OCLVig (author)2012-09-16

You used a 3/16" Drill Bit for your Tinder Claw! hahaha

Haha. You've been busy posting comments everywhere. lol

gunstock (author)2012-09-16


Thank you!

spark master (author)2012-08-10

use ryer lint works as good as char cloth and no friggen dirty fingers which is embedded in the skin with the petroleum jelly.

I tried dryer lint today and got some very impressive flashes on ignition, but the lint would not sustain a spark. It lit up on every hit whether it was compacted, or fluffed up. Scorch marks left in the lint, but I wasn't able to keep the spark. Have you tried this? Do you have any suggestions?

I'm guessing that your lint wasn't 100% cotton. Synthetic fibers do not work.

Good job on the piston. I've seen a few demos and none of them impressed me, at all... Yours is the exception. Most of them require precise tools, like a needle, to pull out a burning ember, which is practically impossible with cold and shaking hands. It looks like with your piston a knife or small stick could be used to push the ember out. This is one I'll have to try.

Wow great ideas, great feedback, and great compliments! Thanks so much for taking the time to let me know your thoughts, and the idea bout the 100% cotton lint is great .. I'll have to look into that. Might require a special load of laundry with all cotton fabrics?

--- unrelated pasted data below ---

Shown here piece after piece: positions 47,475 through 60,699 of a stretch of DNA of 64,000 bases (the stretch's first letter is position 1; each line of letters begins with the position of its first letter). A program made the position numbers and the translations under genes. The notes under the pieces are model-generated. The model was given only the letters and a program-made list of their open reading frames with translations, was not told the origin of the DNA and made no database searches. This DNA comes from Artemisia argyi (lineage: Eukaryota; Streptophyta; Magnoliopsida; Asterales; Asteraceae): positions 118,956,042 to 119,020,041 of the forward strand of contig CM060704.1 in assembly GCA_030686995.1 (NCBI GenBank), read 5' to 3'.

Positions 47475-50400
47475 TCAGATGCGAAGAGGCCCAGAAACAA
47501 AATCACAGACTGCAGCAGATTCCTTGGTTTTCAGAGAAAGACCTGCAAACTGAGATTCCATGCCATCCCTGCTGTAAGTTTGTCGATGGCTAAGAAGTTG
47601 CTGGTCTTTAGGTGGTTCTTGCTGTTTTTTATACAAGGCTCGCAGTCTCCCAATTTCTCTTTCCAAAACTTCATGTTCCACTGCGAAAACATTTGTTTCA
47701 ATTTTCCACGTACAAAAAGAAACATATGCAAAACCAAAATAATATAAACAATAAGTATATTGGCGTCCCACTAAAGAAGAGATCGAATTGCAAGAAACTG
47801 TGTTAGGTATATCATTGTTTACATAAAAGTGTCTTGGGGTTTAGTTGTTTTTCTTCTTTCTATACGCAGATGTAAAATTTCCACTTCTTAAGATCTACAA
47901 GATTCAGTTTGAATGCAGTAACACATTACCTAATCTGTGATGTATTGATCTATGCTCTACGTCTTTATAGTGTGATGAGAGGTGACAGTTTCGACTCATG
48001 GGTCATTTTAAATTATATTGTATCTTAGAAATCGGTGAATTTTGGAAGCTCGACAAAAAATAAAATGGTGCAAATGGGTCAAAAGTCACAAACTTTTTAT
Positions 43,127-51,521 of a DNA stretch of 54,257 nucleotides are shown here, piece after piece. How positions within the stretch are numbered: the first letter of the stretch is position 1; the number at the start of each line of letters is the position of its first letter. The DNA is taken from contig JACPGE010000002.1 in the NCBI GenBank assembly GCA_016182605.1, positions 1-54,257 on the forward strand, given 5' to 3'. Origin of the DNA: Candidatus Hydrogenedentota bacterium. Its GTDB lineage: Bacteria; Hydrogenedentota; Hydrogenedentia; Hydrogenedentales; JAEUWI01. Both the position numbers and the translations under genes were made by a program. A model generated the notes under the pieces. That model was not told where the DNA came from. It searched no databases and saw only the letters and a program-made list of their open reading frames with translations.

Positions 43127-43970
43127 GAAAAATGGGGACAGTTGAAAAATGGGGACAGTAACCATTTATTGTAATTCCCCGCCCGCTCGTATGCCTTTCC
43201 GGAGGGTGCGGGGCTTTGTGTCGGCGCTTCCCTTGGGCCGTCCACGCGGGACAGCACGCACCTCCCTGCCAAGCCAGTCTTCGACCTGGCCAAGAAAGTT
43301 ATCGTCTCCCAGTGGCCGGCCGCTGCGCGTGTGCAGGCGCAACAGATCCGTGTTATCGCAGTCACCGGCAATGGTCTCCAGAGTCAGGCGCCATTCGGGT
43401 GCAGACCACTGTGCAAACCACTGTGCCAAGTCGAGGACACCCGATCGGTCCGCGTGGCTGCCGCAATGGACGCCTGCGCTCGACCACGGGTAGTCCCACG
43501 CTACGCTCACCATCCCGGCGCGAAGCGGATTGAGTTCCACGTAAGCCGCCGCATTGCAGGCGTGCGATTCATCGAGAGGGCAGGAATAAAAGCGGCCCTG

err cotton undies and towels, (all of mine are cotton).


Thanks again!

spark master (author)snakeii2012-08-27

A few days ago I bought 2 rom wilderness solutions. If you use shagga , the gross looking fungis that grows on bich trees it is very doable. I did get coals after a few tries with JEff Wagner stnding over me, I did mush better later on. I even managed char cloth. An interesting fire nest (something you put the glowing ember into) and very nice indeed was a dead dried up flower head (marigolds) DEAD AND DRIED AND READY FOR DEAD HEADDING . They were superb.

other good thigs for piston fodder are mulin pith and cat tail fluff.I would imagine incence sticks are good too, I will be trying soon.


Hey Sparkie! Thanks for posting the results of your experiments! Very helpful!

Thank you!!

Arid (author)The King of Random2012-08-16

You might want to try a mix of lint and saw dust. The lint ignites quickly and the saw dust holds the heat to continue the burn. (this does work much better if the lint is all/primarily cotton as opposed to synthetics)

The King of Random (author)Arid2012-08-16

I tried bits of charcoal as well, as someone else suggested. Same results as the lint. Nice flash on ignition, but won't sustain the spark. I imagine saw dust would be even harder to hold a coal?

About This Instructable




Bio: Random Weekend Projects
More by The King of Random:5 Ways to Start a Fire, Using Water How to make a Batarang like "The Dark Knight"How to Make Ninja Stress Balls